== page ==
|Coop Name: The Co-operative College||N° of Employees: 35|
|City: Manchester||N° of Members: 35|
|Country: United Kingdom||Year of formation: 1919|
|Website: http://www.co-op.ac.uk||Twitter: Link|
The Co-operative College is an educational charity which works from its home in Manchester with learners and co-operatives all over the world, from schoolchildren to African worker co-operatives. The Co-operative College is dedicated to the promotion of Co-operative values, ideas and principles within co-operatives, communities and society, from managing the Rochdale Pioneers Museum, birthplace of the modern co-operative movement, to pioneering work with schools and young people.
Our Coffee Co-operative at Reddish Vale Technology College, a co-operative school near Stockport, North West England, sells Oromo coffee in school and to the local community, helping both Ethiopian refugees in the UK and the Oromo community in Ethiopia. It is a member of Young Co-operatives, a free scheme offered by the Co-operative College in the UK.
Reddish Vale students were challenged to set up their own enterprise selling Oromo coffee in just a day, from devising a business plan to coming up with marketing ideas and learning about the importance of coffee to the country’s history.
Members have established a working relationship with the Oromos and, in line with the co-operative principle of co-operation between co-operatives, help to improve their lives through community to community trading.
Our Coffee Co-operative is an example of how Young Co-operatives can foster international understanding and make a positive difference in the world through shared co-operative actions. The Oromo community uses the profits from coffee for improvements such as water standpipes, health programmes, clinic building, education, new schools, road improvement and a new bridge over the river.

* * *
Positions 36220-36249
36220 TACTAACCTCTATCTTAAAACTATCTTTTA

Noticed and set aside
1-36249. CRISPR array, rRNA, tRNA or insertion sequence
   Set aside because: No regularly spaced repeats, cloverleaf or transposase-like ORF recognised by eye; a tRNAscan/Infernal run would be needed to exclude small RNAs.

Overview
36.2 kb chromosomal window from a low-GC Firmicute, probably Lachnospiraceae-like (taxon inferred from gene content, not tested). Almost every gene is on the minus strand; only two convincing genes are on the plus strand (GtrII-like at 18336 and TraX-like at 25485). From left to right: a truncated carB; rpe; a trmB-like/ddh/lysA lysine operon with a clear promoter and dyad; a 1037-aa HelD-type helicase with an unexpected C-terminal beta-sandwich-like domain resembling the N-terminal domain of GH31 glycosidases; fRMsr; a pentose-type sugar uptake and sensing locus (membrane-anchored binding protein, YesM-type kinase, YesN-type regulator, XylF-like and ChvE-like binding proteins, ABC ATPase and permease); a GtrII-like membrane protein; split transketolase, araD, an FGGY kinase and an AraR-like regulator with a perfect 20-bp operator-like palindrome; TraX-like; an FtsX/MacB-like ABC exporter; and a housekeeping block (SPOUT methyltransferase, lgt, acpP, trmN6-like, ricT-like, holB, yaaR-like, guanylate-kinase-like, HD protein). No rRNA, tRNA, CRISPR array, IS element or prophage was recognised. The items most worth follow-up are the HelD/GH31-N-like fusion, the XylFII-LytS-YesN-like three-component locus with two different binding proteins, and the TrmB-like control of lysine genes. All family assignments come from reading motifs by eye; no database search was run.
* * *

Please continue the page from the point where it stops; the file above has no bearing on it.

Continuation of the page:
Members of Our Coffee Co-operative work as a team to promote, sell and decide actions democratically together, as well as overcome difficulties co-operatively. Members are encouraged to think about the global issues involved and how to improve on the idea of Fairtrade. As well as being sold in school reception, the coffee is available for purchase at open evenings, community events and in tutor time. Profits have been put towards exploring African culture in school and democratic working.
Students aim to change the norms of thinking and learning in school, and help raise consumers’ understanding by challenging not just the impact of individual behaviours, but institutional decisions. Ethical trading has been promoted to the wider community, asking people to think about the consequences of their actions as consumers. Workshops have also been held for other schools on learning through direct, practical action and values-led ethical trading.
Lia, a Director of Our Coffee Co-operative, said: “Our Ethiopian Coffee Co-operative is a great idea! You get an amazing product whilst knowing you are helping others. You also get a great experience from being involved in a trading business that links one community directly with another. It doesn’t cost a great deal either only £3.50 a packet! You can buy it from the reception in school and we are using our money to promote an understanding of an Ethiopian culture in school.
I’m glad to say I’m part of this co-operative approach, and I’m glad for the experience, skills and knowledge I have gained. It’s making a big difference to lives at both a local and global level!”
Abiyot, a director of Oromo Coffee Company, who visited the school, added: “I would like to say thank you very much. We enjoy it coming to your school and sharing with you our quality product and Oromo Coffee Co-operative objectives. You proved that OCC objectives are not only for this generation but are even more important for all our coming generations. Again, we are very happy to work with you and look forward to taking this fantastic idea to further success. You are also the OCC speaker because together we can make the difference. In hope, Abiyot.”
Phil Arnold, Director of College Improvement at Reddish Vale, said: “Students directly engage with promotion of social justice in the Reddish community through direct action. The alternative co-operative approach grows learners’ understanding and knowledge of the impact of their decisions in the real world not a simulated business environment.”